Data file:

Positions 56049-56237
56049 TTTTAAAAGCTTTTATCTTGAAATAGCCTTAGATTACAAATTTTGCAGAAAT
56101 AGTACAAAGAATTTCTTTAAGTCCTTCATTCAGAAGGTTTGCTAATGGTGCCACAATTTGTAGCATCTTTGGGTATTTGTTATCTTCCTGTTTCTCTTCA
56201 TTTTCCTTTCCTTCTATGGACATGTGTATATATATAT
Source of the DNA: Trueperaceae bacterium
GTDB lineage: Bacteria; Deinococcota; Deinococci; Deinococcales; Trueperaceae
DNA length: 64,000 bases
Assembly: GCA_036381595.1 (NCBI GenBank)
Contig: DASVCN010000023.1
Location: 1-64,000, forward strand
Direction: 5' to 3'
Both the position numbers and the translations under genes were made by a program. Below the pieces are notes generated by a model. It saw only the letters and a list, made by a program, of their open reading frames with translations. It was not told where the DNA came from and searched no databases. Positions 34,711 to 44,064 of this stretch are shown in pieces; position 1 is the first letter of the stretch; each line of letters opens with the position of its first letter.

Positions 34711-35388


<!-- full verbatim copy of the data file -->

Positions 56049-56237
56049 TTTTAAAAGCTTTTATCTTGAAATAGCCTTAGATTACAAATTTTGCAGAAAT
56101 AGTACAAAGAATTTCTTTAAGTCCTTCATTCAGAAGGTTTGCTAATGGTGCCACAATTTGTAGCATCTTTGGGTATTTGTTATCTTCCTGTTTCTCTTCA
56201 TTTTCCTTTCCTTCTATGGACATGTGTATATATATAT
Source of the DNA: Trueperaceae bacterium
GTDB lineage: Bacteria; Deinococcota; Deinococci; Deinococcales; Trueperaceae
DNA length: 64,000 bases
Assembly: GCA_036381595.1 (NCBI GenBank)
Contig: DASVCN010000023.1
Location: 1-64,000, forward strand
Direction: 5' to 3'
Both the position numbers and the translations under genes were made by a program. Below the pieces are notes generated by a model. It saw only the letters and a list, made by a program, of their open reading frames with translations. It was not told where the DNA came from and searched no databases. Positions 34,711 to 44,064 of this stretch are shown in pieces; position 1 is the first letter of the stretch; each line of letters opens with the position of its first letter.

Positions 34711-35388